Before the drapes that separated Sonny Lubick’s farewell address from the volleyball team could be dropped and the podium packed up, speculation as to who would fill the legendary coach’s tenured shoes bounced from fan to fan, booster to booster and around the media circus.
Athletic director Paul Kowalczyk played the short list of possible replacements close to his chest immediately after the conference, saying that “I’m not going to get caught up in that, we’ll address that at a later date.”
Questions from the media mob directed at the second year AD attempted to confirm a timeline for finding a new coach, as quality replacements don’t stay on the shelf long in the volatile coaching market.
Kowalczyk acknowledged that the process truly begins today, saying that he has not held discussions with any coaches but has received contact from a handful of interested parties.
“We want to do this as quickly as possible,” Kowalczyk said.
Interestingly, Lubick shared his sentiments on the search, laying out what he thought would make a good coach for CSU.
“It’s a completely different job now than it was 15 years ago, but it still has some (similarities). It’s not the best job in the conference, sometimes you can get a little frustrated and you’ve got to be hanging in there,” Lubick said.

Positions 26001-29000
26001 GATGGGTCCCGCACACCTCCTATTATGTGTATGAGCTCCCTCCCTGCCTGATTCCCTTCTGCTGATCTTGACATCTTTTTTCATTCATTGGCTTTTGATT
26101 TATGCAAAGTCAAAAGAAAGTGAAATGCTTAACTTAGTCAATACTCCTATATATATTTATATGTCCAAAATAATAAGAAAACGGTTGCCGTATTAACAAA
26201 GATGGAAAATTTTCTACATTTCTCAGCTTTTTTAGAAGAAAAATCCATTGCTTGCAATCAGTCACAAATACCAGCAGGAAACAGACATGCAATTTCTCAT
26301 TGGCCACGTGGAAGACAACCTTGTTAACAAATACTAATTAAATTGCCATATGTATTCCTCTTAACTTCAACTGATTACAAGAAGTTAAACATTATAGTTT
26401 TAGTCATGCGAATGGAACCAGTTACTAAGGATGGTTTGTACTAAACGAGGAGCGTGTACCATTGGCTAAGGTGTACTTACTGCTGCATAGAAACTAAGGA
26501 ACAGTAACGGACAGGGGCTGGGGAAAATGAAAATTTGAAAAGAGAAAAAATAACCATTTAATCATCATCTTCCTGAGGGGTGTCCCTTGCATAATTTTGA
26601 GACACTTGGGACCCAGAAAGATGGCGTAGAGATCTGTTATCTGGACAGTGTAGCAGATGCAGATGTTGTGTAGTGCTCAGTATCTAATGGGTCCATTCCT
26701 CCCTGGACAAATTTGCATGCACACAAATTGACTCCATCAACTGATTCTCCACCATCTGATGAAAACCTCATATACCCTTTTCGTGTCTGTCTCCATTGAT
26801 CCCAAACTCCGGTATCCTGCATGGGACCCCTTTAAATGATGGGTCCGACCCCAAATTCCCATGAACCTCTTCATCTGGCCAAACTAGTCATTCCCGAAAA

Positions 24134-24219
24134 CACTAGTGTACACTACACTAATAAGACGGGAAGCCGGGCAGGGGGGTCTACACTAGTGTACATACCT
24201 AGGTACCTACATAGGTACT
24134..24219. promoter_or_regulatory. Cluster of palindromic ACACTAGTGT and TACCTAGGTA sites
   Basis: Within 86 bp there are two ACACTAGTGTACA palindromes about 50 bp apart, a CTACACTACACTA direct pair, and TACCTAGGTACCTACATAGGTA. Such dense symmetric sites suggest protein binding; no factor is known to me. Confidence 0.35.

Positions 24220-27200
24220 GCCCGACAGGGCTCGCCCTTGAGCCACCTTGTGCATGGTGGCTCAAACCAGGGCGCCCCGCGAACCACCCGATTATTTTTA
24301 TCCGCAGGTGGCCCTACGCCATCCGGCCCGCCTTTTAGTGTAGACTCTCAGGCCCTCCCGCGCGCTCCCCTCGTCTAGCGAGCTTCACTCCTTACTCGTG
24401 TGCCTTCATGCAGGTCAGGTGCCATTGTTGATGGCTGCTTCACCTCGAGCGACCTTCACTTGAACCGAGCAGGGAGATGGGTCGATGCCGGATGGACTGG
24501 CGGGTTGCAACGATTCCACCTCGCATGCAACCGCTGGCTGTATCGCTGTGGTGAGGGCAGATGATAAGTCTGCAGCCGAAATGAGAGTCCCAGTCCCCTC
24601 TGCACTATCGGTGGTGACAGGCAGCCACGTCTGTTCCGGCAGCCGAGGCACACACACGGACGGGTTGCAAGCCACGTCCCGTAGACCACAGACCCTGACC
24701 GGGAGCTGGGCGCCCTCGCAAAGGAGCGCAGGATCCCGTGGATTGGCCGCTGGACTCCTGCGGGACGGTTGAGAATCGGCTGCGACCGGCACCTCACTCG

Rumors have circulated that the new coach could come from a CSU background, either as a former player or assistant coach – an idea that pleased Lubick.
“I know the thing that gave me my success here, was when I was here before, and I knew something about it, and I had felt it,” Lubick said. “I’d love that (to have a former player or coach replace him), but I don’t know if that would happen. They would do so well.”
Lubick’s co-offensive coordinator this year and longtime friend Dave Lay said that even though the records may not show it, the new coach will be stepping into a positive situation built by Lubick.
“There’s a heck of an offense here next year for somebody,” Lay said.
For players returning to the program next year, like senior tight end Kory Sperry, the frustration of a whirlwind termination announcement and subsequent search left a bad taste in the Tuesday night air.
“As of right now, we have no official coach. That’s what’s brutal for us. None of the players know what to do, we’re all lost right now,” Sperry said. “That’s what’s kind of shady about it.”
Sophomore defensive lineman James Moorehead agreed with Sperry, saying that the resignation of Lubick will not only change the atmosphere of the program as it is, but also could have a negative affect on recruiting and the future.
“It’s going to be weird coming in and not having all the same faces, but like coach Lubick says, it’s part of the business,” Moorehead said. “It’s the rotten part of the business, but it’s part of the business.”
Football beat reporter Nick Hubel can be reached at firstname.lastname@example.org.